The tone of the article reminds me of an unpleasant conversation among a group of a white, affluent college students I found myself incongruously caught up in. All were attending a public state institution, and were bashing Ivy culture. They were sharing their experiences working in the service sector, praising themselves and each other for developing perspective, promising to tip waiters well for the rest of their lives. One of them stated, “I’m grateful for the experience of working in this blue-collar job because I get to talk to the kind of people I’ll be managing later on in my career. I can understand that culture.” I highly doubt that this level of noblesse oblige, reminiscent of social performance art, will be the solution to societal inequality. I doubt also that going to a public institution to mingle with a more diverse student body is, by itself, enough to make a difference. What’s your plan for developing yourself? Are you going to self-study, do social work, travel, or will you write a book about what it’s like to socialize with the other half? One can turn out to be an entitled shit in any institution, and one can do great work as well. By focusing so much on the public/second-tier/Ivy-League distinctions, Deresiewicz has turned what should be a nuanced, complex argument into an absurd inversion of elitism: that what is authentically good is actually found in what is perceived as bad. People aren’t stupid. They will attend an Ivy League if it’s the best choice for them.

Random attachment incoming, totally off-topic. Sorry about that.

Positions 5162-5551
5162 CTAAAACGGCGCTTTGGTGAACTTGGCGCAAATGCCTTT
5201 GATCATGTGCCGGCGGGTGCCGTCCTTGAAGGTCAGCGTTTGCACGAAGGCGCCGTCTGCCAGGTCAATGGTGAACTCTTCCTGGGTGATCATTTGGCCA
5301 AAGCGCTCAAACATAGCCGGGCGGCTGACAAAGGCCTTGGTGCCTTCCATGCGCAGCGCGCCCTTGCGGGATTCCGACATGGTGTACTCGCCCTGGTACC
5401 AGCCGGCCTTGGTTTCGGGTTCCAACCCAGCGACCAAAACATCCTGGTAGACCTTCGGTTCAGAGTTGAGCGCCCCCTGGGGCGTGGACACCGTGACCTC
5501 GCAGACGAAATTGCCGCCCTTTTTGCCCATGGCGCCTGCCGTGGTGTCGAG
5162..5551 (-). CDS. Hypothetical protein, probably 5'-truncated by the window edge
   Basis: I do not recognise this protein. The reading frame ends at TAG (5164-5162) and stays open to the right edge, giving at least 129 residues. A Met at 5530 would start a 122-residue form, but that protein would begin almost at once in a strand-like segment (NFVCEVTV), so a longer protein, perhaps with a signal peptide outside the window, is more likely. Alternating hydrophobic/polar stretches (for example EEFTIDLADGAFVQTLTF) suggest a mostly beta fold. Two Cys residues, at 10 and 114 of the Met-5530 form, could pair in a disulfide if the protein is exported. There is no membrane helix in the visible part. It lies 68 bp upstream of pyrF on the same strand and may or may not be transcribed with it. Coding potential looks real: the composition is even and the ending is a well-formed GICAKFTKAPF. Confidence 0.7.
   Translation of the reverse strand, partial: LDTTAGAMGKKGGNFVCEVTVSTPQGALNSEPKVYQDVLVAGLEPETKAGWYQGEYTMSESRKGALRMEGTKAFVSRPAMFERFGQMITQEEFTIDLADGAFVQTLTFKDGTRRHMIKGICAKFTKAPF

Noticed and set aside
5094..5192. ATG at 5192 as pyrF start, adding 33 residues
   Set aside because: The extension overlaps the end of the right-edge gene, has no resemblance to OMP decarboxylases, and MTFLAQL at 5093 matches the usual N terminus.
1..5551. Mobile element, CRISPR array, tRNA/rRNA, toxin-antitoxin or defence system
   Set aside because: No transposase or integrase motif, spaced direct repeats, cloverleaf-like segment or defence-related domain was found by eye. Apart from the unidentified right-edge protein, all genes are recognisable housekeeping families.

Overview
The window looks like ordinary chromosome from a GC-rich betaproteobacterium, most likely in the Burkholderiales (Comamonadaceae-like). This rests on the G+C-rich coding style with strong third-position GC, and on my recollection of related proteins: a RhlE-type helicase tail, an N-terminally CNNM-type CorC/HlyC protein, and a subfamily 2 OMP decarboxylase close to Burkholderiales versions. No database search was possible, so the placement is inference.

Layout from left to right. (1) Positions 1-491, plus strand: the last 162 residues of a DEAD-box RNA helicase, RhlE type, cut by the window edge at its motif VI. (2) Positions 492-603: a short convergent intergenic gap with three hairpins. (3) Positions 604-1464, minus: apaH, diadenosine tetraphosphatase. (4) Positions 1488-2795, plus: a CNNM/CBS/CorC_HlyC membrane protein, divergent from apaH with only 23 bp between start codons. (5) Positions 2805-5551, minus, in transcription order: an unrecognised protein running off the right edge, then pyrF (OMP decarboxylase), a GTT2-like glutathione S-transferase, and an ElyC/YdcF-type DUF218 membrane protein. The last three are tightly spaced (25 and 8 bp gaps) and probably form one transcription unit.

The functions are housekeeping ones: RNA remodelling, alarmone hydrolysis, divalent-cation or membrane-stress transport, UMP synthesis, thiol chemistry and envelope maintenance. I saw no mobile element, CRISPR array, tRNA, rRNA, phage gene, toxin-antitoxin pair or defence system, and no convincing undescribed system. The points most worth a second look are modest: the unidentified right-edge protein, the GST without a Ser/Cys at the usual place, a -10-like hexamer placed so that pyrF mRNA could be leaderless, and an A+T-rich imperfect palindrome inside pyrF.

Like

  3. “I find it interesting that many countries that start with or develop a major lead in some field eventually lose that lead.” Regression to the mean, not necessarily the whole story, but seems like a pretty good start.

    Like

  4. Pingback: Links: The will to power, Peter Watts, chairs, prostitution, empathy, Beowulf, and more | The Story's Story

Leave a Reply

Fill in your details below or click an icon to log in:

WordPress.com Logo

You are commenting using your WordPress.com account. Log Out / Change )

Twitter picture

You are commenting using your Twitter account. Log Out / Change )

Facebook photo

You are commenting using your Facebook account. Log Out / Change )

Google+ photo

You are commenting using your Google+ account. Log Out / Change )

Connecting to %s

%d bloggers like this: